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Is Credit Suisse now in play?

The storms buffeting Credit Suisse represent big trouble for the Swiss bank. Its new chairman may install a new CEO and set a new strategic course, but with big European banks gearing up for consolidation, Credit Suisse just put itself on the block.

CEO of Swiss Universal Bank Gottstein attends a news conference in Zurich
Ruben Sprich/REUTERS

At the end of April, Urs Rohner leaves Credit Suisse, 17 years after first joining the executive board and 10 years after taking over as chairman.

No one will be cheering.

When the bank published its latest annual report in March, it included a joint interview with the departing chairman and Thomas Gottstein the – for now – still serving chief executive Rohner promoted in fraught circumstances in February 2020.

Asked how Credit Suisse in 2021 differs from the bank in 2004, Rohner pointed to the very different operating environment for banks after the great financial crisis but noted one constant: “The DNA of Credit Suisse is very much the same: an entrepreneur’s bank that shapes its business in accordance with the social and economic challenges of the era.”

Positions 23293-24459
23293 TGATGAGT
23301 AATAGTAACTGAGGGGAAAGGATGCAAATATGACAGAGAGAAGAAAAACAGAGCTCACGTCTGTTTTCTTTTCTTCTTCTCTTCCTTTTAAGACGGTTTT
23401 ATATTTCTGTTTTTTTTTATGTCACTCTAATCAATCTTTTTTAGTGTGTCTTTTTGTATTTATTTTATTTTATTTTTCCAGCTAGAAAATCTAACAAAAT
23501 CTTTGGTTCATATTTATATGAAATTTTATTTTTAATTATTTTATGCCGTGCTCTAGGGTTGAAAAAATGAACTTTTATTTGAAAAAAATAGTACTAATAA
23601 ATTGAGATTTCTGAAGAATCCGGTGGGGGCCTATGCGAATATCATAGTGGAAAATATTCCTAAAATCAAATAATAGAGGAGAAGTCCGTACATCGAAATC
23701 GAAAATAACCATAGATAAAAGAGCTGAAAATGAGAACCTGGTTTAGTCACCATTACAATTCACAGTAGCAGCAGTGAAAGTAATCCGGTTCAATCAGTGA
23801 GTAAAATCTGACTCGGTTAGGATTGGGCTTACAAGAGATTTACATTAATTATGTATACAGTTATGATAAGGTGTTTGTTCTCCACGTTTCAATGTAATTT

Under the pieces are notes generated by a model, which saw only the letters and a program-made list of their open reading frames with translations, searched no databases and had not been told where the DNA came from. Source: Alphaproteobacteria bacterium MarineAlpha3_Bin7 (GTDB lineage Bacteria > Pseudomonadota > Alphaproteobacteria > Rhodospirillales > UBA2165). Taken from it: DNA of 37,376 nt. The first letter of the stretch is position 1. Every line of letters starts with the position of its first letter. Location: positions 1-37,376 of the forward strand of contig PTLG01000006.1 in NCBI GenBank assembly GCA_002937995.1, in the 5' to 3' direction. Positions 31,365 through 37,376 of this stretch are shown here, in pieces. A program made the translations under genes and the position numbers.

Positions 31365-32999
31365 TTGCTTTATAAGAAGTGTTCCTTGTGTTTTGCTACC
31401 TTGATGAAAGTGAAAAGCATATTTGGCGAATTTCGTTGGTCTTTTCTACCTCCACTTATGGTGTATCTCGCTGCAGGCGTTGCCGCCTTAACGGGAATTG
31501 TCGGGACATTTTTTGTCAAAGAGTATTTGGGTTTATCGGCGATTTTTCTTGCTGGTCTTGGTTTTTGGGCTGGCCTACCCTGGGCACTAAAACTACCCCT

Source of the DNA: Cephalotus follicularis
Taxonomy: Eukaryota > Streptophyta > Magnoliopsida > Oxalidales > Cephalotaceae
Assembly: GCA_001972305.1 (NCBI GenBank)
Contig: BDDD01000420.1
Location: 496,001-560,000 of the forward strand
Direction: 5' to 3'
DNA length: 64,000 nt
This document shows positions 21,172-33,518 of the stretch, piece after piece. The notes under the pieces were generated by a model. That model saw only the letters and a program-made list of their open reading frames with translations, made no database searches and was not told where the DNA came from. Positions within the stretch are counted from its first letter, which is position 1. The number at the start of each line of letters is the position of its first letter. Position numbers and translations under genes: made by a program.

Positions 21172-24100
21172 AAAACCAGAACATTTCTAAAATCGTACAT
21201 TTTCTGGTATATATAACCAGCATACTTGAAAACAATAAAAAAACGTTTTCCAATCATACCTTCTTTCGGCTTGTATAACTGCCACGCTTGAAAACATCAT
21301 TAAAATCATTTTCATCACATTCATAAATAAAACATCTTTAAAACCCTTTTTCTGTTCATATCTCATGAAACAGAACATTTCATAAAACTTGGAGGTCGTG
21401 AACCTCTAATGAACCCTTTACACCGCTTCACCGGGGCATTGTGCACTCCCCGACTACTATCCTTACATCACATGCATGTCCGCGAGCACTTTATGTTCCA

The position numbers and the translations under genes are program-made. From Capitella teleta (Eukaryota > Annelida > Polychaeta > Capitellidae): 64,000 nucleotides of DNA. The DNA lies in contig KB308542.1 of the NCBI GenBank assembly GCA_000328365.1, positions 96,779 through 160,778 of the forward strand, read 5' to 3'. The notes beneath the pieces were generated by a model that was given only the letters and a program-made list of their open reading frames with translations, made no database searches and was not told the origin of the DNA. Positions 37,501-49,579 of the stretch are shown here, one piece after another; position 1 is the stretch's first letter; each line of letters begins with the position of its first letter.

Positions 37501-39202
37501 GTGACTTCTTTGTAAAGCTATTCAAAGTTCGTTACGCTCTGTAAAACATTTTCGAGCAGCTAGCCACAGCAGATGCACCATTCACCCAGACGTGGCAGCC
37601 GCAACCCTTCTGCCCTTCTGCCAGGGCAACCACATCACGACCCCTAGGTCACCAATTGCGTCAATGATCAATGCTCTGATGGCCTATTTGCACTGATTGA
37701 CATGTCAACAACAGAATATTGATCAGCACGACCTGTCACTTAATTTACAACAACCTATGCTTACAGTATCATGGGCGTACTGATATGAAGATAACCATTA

His failure to change that DNA, however, is one reason why Rohner leaves without his SFr1.5 million ($1.6 million) chair fee for the year to April 2021, why the bank has scrapped bonuses for members of the executive board for 2020 and for this year, and why senior staff below the executive board level will also have bonuses cut, despite strong underlying performance across investment banking and wealth management.

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Peter Lee head.jpg
Editorial director
Peter Lee is editorial director. He joined Euromoney straight from Oxford University in 1985, and has written about banking and capital markets ever since, being appointed editor in 1999. He became editorial director of Euromoney in May 2005.
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